In the Critics this week

South African photography, a history of protest songs, and DH Lawrence on screen.

In the Critics section of this week's New Statesman, Ryan Gilbey reviews Werner Herzog's Cave of Forgotten Dreams, admiring "the plain wonder of the paintings in close-up, with hand-held lights providing shaky illumination", as well as Herzog's "wonderfully chewy voice, which suggests a kind of innocent but authoritative insanity, has mysterious catacombs of its own". Voices aside, the "oppressive choral music" comes in for criticism.

Rachel Cooke harks back to her "blue-stocking phase" and her loathing for DH Lawrence; nevertheless, she finds BBC4's adaptation of Women in Love "as enjoyable as something by Lawrence could be". Happily, "mysticism and navel-gazing are kept to a minimum". David Flusfeder listens to The Reunion, on Radio 4, which catches-up with veterans of the 1981 Brixton riots. "What emerged most clearly was that no two guests, not even supposed colleagues, were ever part of the same community", notes Flusfeder.

Fisun Guner admires French rococo artist Jean-Antoine Watteau, whose work is the subject of two exhibitions at the Royal Academy of Arts and the Wallace Collection. The former is "a superb chronological survey" which demonstrates that Watteau "can be admired for his drawings alone"; whereas the latter "justly celebrates" his achievements on canvas, too. William Wiles visits the Barbican, where an exhibition of artists who "found inspiration in the decaying Big Apple" of the 1970s is running: "none of the artists attempts to impose order on a city that no longer makes sense; they prefer playing in ruins". This week's Critic at large is NS Culture editor Jonathan Derbyshire, who reports from Johannesburg where photographers "are striving to find new ways of recording the transformation of their country".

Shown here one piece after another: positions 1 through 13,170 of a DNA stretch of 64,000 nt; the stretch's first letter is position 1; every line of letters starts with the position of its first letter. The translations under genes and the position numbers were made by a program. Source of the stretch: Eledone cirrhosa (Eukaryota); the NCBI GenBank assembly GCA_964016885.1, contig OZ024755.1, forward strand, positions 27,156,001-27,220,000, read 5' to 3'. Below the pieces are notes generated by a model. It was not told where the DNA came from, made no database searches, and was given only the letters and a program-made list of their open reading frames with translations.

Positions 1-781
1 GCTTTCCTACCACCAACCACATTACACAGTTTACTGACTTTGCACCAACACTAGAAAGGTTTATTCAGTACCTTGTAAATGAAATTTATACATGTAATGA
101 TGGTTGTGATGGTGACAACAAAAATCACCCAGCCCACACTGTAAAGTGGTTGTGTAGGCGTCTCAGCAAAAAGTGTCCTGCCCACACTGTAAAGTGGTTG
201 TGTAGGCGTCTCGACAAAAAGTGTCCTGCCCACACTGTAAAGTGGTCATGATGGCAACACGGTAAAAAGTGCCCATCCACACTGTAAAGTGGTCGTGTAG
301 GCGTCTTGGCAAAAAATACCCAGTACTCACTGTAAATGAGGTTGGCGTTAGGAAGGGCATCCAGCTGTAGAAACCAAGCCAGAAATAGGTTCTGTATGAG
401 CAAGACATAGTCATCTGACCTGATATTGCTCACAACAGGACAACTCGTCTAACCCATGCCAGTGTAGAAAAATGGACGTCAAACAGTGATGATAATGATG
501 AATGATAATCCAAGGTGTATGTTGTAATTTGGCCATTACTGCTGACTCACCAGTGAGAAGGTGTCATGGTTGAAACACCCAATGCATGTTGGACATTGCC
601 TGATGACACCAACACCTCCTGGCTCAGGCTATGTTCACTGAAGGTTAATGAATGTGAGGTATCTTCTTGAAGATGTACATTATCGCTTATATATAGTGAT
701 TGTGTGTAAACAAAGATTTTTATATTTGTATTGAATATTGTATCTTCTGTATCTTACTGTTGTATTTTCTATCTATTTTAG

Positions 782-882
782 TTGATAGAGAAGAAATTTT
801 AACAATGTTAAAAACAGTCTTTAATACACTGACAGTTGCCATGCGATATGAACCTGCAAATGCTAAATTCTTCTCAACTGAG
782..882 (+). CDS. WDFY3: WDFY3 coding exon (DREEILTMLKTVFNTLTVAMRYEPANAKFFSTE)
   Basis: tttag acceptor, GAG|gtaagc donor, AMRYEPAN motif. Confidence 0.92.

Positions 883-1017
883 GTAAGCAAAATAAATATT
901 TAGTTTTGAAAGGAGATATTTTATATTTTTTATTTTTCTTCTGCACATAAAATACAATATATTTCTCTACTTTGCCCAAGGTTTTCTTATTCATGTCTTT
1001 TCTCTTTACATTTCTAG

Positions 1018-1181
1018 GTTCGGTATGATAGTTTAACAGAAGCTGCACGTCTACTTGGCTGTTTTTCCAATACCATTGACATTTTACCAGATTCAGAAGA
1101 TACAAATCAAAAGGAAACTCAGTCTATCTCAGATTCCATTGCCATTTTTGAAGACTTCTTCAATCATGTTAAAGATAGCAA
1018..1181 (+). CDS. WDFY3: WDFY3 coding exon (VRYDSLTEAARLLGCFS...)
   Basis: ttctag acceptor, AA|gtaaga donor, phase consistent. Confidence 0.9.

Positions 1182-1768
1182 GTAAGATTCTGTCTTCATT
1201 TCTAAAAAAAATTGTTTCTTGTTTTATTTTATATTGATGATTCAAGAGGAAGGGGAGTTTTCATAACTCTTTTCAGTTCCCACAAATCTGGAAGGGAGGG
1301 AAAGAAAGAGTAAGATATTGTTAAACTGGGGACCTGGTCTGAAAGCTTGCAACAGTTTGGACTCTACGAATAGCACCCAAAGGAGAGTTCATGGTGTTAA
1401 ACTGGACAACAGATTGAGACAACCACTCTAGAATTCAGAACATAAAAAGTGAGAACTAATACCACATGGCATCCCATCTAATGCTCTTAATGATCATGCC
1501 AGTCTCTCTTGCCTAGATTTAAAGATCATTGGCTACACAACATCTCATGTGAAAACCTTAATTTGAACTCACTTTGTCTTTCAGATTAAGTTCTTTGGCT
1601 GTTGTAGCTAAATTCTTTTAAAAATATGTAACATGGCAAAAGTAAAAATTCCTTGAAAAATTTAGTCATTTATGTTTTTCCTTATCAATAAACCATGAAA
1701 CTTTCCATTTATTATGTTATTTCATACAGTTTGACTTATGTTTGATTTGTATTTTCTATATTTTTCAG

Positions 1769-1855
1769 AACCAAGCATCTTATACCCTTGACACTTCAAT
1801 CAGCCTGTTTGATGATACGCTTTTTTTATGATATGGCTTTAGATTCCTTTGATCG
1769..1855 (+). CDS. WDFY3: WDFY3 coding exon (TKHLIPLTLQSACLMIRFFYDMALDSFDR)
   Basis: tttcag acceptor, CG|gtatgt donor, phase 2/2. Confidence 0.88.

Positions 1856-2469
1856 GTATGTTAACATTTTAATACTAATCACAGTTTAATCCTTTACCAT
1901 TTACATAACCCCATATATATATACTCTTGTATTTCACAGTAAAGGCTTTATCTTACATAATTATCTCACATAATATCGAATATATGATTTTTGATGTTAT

In Books, John Gray reviews The New North: the World in 2050, by Laurence C Smith, and finds it a "consistently challenging and mind-opening exercise in futurology" cataloguing "realities of which we are aware, but that we prefer not to think about". Chris Mullin reviews The Prime Ministers Who Never Were: A Collection of Counterfactuals, edited by Francis Beckett, concluding that it's "all very interesting, but...ultimately [is a] book for anoraks"; Ben Rogers writes about Edward L Glaeser's Triumph of the City: How Our Greatest Invention Makes Us Richer, Smarter, Greener, Healthier and Happier: "It is one thing to defend cities," Rogers writes, "quite another to understand what makes them work". Yo Zushi considers 33 Revolutions a Minute: a History of Protest Songs by Dorian Lynskey, and the history of "dissent through popular music" that it traces. However, "it is too soon to write a eulogy to a mode of songwriting that has clearly not died out", for "to those who are listening, it remains a source of strength". Lastly, Antonia Quirke talks to Peter Bogdanovich about his 1971film, The Last Picture Show, based on the coming-of-age novel of the same name by Larry McMurtry: "film and book are (almost) equally magnificent" Quirke observes.